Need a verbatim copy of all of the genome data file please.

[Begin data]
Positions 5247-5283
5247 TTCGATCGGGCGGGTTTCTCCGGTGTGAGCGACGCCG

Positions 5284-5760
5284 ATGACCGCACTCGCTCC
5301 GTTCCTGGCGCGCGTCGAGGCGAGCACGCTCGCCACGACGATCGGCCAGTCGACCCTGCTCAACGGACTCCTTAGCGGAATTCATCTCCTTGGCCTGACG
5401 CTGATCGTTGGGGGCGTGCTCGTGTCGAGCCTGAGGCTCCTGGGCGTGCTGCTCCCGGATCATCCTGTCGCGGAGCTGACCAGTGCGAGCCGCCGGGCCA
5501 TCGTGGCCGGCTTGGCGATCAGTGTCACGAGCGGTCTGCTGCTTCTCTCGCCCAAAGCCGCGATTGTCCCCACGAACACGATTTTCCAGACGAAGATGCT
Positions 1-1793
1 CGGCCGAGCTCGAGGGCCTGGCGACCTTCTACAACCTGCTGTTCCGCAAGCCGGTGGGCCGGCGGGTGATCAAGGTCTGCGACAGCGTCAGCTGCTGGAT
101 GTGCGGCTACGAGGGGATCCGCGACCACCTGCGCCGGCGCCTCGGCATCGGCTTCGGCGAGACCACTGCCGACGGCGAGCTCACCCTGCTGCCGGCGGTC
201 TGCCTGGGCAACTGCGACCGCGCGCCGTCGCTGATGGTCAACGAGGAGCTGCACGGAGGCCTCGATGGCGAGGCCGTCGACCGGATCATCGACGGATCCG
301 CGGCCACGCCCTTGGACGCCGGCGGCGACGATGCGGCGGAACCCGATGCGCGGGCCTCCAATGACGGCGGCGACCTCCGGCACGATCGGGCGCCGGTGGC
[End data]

Positions 5247-5283
5247 TTCGATCGGGCGGGTTTCTCCGGTGTGAGCGACGCCG

Positions 5284-5760
5284 ATGACCGCACTCGCTCC
5301 GTTCCTGGCGCGCGTCGAGGCGAGCACGCTCGCCACGACGATCGGCCAGTCGACCCTGCTCAACGGACTCCTTAGCGGAATTCATCTCCTTGGCCTGACG
5401 CTGATCGTTGGGGGCGTGCTCGTGTCGAGCCTGAGGCTCCTGGGCGTGCTGCTCCCGGATCATCCTGTCGCGGAGCTGACCAGTGCGAGCCGCCGGGCCA
5501 TCGTGGCCGGCTTGGCGATCAGTGTCACGAGCGGTCTGCTGCTTCTCTCGCCCAAAGCCGCGATTGTCCCCACGAACACGATTTTCCAGACGAAGATGCT
Positions 1-1793
1 CGGCCGAGCTCGAGGGCCTGGCGACCTTCTACAACCTGCTGTTCCGCAAGCCGGTGGGCCGGCGGGTGATCAAGGTCTGCGACAGCGTCAGCTGCTGGAT
101 GTGCGGCTACGAGGGGATCCGCGACCACCTGCGCCGGCGCCTCGGCATCGGCTTCGGCGAGACCACTGCCGACGGCGAGCTCACCCTGCTGCCGGCGGTC
201 TGCCTGGGCAACTGCGACCGCGCGCCGTCGCTGATGGTCAACGAGGAGCTGCACGGAGGCCTCGATGGCGAGGCCGTCGACCGGATCATCGACGGATCCG
301 CGGCCACGCCCTTGGACGCCGGCGGCGACGATGCGGCGGAACCCGATGCGCGGGCCTCCAATGACGGCGGCGACCTCCGGCACGATCGGGCGCCGGTGGC